During crazy election and economy days like these, most of your time is probably still spent putting out fires and tending to the day-to-day duties of your bakery operation.
What a month! Calling it “crazy” doesn't quite quantify it. The world's banking system is imploding with government bailouts attempting to control the chaos. The stock market crashes, then has a record turnaround. All the while, our presidential candidates' mudslinging continues.
Does this feel like the longest presidential campaign in history to you? And, if you happen to be a Chicago baseball fan… well, we don't need to repeat how the playoffs went for us. All this is enough to make you just want to curl up into a ball in front of the TV; not tuned into the news, rather something more mind numbing. How about Breakfast Club? I haven't seen that one in a while.
Unfortunately, we can't really go hide like we might want to. We still need to go to work, tend to our families and attempt to plan for the future, whatever it may bring. For the baking industry, have we seen the worst yet? Who knows? The year — with the volatile commodities prices alone — has been challenging to be sure.
During days like these, most of your time is probably spent putting out fires and tending to the day-to-day duties of your bakery operation. With so much time focused on keeping your business going and making hard decisions about labor and other costs of doing business, when do you find the time to innovate? There may not be much time, but it is important to think about what's coming down the pipeline and adapt your business early if possible.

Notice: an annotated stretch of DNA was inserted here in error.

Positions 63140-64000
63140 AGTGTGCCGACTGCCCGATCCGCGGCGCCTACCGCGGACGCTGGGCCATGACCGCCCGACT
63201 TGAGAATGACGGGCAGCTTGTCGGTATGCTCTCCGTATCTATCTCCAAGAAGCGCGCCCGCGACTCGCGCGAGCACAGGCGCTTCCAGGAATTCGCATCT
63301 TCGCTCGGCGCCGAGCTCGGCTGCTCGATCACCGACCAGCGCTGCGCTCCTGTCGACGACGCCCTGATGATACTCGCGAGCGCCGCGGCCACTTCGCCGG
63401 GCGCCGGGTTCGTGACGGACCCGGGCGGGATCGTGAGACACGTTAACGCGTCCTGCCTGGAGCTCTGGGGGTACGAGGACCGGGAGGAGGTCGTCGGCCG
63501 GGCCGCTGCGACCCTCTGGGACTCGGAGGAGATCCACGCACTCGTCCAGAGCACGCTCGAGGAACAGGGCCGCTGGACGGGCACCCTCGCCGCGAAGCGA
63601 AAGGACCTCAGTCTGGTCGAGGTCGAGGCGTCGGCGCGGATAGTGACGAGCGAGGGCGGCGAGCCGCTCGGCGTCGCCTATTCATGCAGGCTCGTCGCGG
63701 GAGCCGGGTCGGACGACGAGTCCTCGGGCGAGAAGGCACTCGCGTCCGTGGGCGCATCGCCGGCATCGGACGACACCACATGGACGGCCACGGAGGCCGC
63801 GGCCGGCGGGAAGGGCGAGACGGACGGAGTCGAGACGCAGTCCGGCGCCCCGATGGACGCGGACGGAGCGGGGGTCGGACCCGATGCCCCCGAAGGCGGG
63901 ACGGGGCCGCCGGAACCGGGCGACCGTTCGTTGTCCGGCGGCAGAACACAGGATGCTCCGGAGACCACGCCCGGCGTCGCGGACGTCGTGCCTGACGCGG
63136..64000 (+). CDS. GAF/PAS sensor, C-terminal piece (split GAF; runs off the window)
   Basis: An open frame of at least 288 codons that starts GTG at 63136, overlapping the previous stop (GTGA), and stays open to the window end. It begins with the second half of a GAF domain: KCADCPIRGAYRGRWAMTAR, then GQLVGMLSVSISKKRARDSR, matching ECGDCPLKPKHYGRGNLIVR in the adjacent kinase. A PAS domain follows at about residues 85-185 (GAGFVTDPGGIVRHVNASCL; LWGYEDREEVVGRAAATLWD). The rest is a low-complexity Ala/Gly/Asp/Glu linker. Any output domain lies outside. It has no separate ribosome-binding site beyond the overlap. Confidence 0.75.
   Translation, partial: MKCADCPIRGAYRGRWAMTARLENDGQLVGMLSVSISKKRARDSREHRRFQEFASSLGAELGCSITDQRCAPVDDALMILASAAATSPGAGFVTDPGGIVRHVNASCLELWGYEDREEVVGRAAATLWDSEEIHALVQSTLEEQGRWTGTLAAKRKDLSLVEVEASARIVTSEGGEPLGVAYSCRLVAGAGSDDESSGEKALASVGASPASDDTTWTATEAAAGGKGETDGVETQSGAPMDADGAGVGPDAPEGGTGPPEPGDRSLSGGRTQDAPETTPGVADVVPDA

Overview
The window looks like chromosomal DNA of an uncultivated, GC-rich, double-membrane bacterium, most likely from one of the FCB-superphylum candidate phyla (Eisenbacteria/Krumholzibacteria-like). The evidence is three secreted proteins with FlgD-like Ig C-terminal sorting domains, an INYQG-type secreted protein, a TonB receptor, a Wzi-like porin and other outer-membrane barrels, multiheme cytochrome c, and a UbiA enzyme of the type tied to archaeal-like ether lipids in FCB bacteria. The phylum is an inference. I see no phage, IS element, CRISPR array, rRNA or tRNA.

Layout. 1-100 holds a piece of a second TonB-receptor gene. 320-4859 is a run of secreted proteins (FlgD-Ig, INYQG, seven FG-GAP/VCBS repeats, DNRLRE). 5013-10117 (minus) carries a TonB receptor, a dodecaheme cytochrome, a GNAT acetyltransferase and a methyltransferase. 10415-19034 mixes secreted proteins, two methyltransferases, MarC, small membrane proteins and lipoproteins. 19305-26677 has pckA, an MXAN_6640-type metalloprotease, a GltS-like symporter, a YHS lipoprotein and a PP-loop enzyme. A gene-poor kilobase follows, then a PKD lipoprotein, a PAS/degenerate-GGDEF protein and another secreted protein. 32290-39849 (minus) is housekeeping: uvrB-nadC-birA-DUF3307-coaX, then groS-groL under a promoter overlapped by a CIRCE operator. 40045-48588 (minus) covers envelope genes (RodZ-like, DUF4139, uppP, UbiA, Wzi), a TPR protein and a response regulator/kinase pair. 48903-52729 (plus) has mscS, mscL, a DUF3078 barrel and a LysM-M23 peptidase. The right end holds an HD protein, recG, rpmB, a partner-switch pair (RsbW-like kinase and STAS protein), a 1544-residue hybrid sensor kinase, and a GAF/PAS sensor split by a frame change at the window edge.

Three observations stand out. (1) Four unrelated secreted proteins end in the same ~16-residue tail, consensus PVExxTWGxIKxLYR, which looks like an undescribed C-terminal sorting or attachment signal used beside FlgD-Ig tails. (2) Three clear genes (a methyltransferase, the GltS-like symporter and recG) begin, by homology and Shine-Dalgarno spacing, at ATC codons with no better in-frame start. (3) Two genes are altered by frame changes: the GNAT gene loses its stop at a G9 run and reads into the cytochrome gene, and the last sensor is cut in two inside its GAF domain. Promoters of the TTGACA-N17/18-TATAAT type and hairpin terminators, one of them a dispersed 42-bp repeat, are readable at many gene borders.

Across the baking industry much innovation is coming out of bakers', suppliers' and manufacturers' efforts to produce better-for-you baked products. At the Healthy Baking Seminar and Natural Products Expo in Boston this month, thousands of food professionals have gathered to find out more about this movement, which is coming, at least in part, out of pure customer demand.
Nearly two-thirds of new products introduced in the bakery market this year were designed with health in mind. This data is based on large wholesale bakeries, but retail bakers, supermarket in-store bakeries and foodservice operations all are grappling with some form of dietary need or nutritional claim. They could be taking out the trans fats or adding more whole grains. Some retail bakeries, such as Deerfields Bakery's gluten-free bakery, are even seizing new opportunities with an all new line of products.
Here at the Healthy Baking Seminar, we'll be talking about some of the innovations in this area. And, we want to explore what some of the roadblocks are that may be hindering your research and implementation of new innovations and ideas you have for your bakery business. No doubt times are hard, and tending to the day-to-day takes precedence. We won't have all the answers at this seminar, but hopefully some new opportunities will arise for some of the bakery businesses involved in this growing segment of the baking industry.
If the mood in the room is stagnant and no new opportunities develop, I guess I can always go back to my hotel room and see if Breakfast Club is on pay per view. Knowing bakers' dedication to their businesses though, I doubt I'll have to.